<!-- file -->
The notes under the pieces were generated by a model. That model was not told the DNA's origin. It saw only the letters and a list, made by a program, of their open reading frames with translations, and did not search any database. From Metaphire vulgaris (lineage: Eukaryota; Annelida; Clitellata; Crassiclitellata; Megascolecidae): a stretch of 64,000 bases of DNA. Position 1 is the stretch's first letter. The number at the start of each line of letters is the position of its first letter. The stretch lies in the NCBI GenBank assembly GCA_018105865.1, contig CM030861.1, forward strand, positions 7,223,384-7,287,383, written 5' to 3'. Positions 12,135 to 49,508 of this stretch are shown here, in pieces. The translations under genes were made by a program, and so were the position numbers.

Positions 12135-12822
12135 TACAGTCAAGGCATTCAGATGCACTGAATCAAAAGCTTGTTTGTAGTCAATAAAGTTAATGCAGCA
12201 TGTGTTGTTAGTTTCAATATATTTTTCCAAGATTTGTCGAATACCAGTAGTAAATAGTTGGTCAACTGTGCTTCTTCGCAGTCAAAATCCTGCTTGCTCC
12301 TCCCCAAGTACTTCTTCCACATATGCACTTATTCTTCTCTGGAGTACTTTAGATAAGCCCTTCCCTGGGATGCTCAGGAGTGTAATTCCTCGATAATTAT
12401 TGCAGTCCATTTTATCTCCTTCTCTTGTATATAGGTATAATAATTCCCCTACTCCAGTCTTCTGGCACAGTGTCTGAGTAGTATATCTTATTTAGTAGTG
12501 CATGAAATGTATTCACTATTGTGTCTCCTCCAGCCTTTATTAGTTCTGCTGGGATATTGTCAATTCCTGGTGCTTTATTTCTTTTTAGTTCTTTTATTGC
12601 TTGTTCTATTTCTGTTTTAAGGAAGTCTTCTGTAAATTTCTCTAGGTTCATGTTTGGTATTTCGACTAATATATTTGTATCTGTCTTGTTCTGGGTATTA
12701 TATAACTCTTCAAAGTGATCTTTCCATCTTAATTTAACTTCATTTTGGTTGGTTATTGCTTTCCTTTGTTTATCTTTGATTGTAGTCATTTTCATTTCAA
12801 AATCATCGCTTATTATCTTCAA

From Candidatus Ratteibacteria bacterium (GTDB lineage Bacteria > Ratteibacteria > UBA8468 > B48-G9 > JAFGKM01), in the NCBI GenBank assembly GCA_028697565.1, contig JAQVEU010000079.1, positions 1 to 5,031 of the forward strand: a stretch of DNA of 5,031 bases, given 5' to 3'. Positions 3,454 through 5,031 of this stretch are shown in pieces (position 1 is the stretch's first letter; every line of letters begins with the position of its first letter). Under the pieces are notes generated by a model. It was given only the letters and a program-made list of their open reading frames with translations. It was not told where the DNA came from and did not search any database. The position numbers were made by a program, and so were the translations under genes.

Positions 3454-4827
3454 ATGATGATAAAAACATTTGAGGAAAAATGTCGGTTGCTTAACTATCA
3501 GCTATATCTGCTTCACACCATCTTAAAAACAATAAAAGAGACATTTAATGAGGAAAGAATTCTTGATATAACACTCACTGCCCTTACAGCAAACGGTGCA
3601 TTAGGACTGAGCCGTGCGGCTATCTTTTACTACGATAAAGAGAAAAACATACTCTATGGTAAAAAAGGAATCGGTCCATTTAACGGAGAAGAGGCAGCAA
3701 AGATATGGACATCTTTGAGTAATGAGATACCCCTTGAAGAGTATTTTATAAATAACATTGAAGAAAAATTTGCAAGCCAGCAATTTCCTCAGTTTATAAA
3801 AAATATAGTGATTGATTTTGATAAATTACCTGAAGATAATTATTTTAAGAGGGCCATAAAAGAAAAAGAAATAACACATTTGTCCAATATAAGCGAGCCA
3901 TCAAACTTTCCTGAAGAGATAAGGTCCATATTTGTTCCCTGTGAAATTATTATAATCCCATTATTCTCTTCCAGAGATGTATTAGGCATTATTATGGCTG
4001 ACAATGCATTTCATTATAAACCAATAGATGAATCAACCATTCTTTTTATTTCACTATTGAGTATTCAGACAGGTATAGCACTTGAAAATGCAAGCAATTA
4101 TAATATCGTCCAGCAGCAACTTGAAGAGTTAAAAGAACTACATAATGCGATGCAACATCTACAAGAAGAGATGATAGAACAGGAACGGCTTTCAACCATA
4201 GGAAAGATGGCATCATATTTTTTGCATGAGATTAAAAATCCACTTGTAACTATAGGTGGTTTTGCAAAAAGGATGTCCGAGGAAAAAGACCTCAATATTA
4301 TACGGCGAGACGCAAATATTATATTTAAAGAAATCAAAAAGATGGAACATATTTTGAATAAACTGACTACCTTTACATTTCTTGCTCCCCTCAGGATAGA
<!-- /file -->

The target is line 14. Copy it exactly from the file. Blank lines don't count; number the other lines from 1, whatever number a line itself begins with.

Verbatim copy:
3501 GCTATATCTGCTTCACACCATCTTAAAAACAATAAAAGAGACATTTAATGAGGAAAGAATTCTTGATATAACACTCACTGCCCTTACAGCAAACGGTGCA